Report on International Conference on Structural Change
On 19 May 2017 the International Conference on Structural Change for Gender Equality in Research took place in Prague. The goal of the conference was to explore the various factors that affect the implementation of structural change initiatives for gender equality, including historical, geopolitical, and social factors as well as the organization of R&I system, research funding and evaluation or the gender equality regimes in given environment.
Experience and results of analyses were presented by organizations implementing structural changes as part of EU-funded projects (eg TRIGGER, GENOVATE, INTEGER and PLOTINA), a representative of the Technology Agency of the Czech Republic and experts evaluating the process of structural change implementation.
In the introduction the organizer Marcela Linkova addressed the key issue which framed the whole day and individual papers: To what extent is experience and knowledge transferable among European regions and countries and among various types of institutions? Can we learn from each other and share good practices? Can institutions in “less advanced” countries take the same path as those that are more advanced, as is presumed in European policies?
One of the necessary preconditions for launching changes in an organization is to know it. But this seemingly simple aspect can already pose major challenges due to disciplinary differences. The experience made by the National Contact Centre for Gender and Science for example shows the difficulties encountered during an external cooperation with institutions in the natural or technical sciences. On many occasions the expertise of the gender experts was disputed (it is not a research field but an ideology) as was the social science and specifically qualitative methodology because frequently sociology is not science for natural scientists. The presenters agreed that gender expertise is in any case necessary, not only at the beginning of the process but during the entire implementation of gender equality actions.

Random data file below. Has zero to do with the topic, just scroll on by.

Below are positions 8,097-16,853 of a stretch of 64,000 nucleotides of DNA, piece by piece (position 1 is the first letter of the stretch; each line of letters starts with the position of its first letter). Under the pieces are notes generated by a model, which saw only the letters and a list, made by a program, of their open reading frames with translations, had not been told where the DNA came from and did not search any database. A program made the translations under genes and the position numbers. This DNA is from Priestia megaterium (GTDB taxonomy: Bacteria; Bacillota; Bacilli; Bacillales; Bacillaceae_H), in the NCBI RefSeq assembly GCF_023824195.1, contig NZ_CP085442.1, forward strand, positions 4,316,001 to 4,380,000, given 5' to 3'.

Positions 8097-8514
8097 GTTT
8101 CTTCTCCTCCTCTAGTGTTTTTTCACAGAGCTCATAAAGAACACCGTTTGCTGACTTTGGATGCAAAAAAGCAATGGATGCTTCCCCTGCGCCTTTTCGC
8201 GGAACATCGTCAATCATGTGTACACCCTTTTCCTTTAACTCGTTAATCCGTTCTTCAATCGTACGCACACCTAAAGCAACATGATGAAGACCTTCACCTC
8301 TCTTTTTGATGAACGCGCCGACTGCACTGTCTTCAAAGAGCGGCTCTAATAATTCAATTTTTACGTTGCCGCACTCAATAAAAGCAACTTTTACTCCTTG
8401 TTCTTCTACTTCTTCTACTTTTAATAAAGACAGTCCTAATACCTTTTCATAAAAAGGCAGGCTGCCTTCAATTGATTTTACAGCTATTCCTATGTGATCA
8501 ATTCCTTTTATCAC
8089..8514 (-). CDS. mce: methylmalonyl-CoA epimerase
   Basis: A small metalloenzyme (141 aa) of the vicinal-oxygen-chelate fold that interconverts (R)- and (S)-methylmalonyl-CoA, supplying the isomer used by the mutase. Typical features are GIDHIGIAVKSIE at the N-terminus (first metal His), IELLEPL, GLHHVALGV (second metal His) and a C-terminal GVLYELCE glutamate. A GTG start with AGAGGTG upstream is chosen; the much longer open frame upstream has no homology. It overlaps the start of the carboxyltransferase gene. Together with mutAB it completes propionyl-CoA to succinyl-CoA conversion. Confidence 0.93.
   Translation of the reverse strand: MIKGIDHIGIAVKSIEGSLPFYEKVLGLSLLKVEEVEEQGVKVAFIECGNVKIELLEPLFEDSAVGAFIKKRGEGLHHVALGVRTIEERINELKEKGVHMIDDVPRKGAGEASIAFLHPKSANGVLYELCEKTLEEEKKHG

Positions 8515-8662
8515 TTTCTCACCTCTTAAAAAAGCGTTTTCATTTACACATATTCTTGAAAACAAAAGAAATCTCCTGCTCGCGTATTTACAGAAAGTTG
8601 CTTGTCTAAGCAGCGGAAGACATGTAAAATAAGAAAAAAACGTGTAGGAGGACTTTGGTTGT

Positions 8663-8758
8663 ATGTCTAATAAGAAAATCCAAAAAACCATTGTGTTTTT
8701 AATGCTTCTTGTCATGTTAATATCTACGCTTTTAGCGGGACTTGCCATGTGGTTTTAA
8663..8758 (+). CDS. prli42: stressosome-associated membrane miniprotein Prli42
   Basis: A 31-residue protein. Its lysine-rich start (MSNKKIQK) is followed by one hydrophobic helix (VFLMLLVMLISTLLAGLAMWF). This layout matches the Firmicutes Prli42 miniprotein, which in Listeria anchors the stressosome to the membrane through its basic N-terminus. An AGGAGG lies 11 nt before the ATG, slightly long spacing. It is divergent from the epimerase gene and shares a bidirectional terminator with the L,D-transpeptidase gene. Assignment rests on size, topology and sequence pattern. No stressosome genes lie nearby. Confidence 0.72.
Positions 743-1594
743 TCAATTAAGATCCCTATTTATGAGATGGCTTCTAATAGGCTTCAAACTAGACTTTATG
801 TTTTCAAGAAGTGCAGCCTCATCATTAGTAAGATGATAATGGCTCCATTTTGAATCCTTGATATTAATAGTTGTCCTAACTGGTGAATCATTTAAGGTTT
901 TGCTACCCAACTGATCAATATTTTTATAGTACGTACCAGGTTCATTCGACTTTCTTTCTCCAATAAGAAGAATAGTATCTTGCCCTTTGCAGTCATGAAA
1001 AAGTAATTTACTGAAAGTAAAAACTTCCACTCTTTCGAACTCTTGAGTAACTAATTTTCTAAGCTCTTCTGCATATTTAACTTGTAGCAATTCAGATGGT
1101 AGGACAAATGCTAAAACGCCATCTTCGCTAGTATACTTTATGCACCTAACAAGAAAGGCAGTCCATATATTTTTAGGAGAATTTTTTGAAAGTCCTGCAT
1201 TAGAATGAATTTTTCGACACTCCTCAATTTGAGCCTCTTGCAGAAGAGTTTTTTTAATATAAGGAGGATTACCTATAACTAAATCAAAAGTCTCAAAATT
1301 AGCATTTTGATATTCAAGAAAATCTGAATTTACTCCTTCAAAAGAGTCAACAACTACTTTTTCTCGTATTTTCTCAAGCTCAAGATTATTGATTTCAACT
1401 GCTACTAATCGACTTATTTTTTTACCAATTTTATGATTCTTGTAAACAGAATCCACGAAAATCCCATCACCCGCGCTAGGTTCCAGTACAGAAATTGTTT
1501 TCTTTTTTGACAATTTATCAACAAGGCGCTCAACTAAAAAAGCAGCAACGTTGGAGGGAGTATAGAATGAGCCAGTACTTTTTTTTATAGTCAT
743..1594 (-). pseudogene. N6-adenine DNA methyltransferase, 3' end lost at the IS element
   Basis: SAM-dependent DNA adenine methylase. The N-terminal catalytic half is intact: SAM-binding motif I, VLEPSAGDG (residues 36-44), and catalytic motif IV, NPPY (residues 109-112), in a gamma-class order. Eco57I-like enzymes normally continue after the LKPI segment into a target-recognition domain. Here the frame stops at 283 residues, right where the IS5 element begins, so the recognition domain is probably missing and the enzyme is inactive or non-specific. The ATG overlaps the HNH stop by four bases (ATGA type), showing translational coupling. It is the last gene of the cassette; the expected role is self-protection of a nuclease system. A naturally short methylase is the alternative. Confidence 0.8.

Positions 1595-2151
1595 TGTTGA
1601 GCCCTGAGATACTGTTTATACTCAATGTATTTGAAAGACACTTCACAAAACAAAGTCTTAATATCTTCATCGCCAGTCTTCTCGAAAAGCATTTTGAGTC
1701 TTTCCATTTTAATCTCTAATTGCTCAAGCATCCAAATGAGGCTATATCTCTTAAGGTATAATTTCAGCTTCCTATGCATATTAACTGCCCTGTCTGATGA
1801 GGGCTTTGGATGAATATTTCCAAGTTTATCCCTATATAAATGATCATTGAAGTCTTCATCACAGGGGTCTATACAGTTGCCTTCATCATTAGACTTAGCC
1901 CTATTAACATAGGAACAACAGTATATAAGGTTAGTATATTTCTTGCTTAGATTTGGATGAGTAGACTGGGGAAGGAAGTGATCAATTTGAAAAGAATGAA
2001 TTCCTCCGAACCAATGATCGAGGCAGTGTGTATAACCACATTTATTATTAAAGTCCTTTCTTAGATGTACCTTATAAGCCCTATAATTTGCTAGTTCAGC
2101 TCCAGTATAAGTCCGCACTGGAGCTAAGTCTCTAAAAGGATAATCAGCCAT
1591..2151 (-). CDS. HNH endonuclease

One of the examples of good practice mentioned at the conference and which underscores that there is no single path to take, was discussed in the final panel by Helene Schiffbänker from Joanneum Research in Austria: in one project the existence of internal gender expertise worked as a success factor to start and implement actions which was guaranteed by women researchers, professors who were in top leadership positions and directed the project. In another international project in the field of physics, however, it was necessary to enlist external experts who, however, did not have any influence at the institution. What proved to work was to take advantage of knowing the disciplinary culture where emphasis is placed on solving problems. After an initial period when the topic was rejected at the institution, gradual explanation by the experts managed to frame the issue as a problem and at that moment the situation became much simpler because the issue started to be treated as any other problem to be solved. It became a research question.
Another case of using the culture of the institution was presented by Marcel Kraus from the Technology Agency of the Czech Republic in connection with the choice of argumentation that is in line with the discourse of the organization. In this case it was that supporting gender equality bring new research opportunities and innovation potential.
Conference papers invariably pointed out to the important role of disciplinary and organizational contexts. Their knowledge is the first precondition of success. The concluding panel discussed examples of successful strategies and good practices as well as the need to always critically consider their use in a given institution. Knowing the environment of one’s institution and the social context is a first step in the process of change. Without disciplinary cooperation which should be built on a “policy of solidarity” (Warnke 2012), for example the mutual respect and recognition of different methodologies, it is difficult to achieve success. Responsibility for this, however, cannot rest only with the gender experts but also with the leadership and researchers.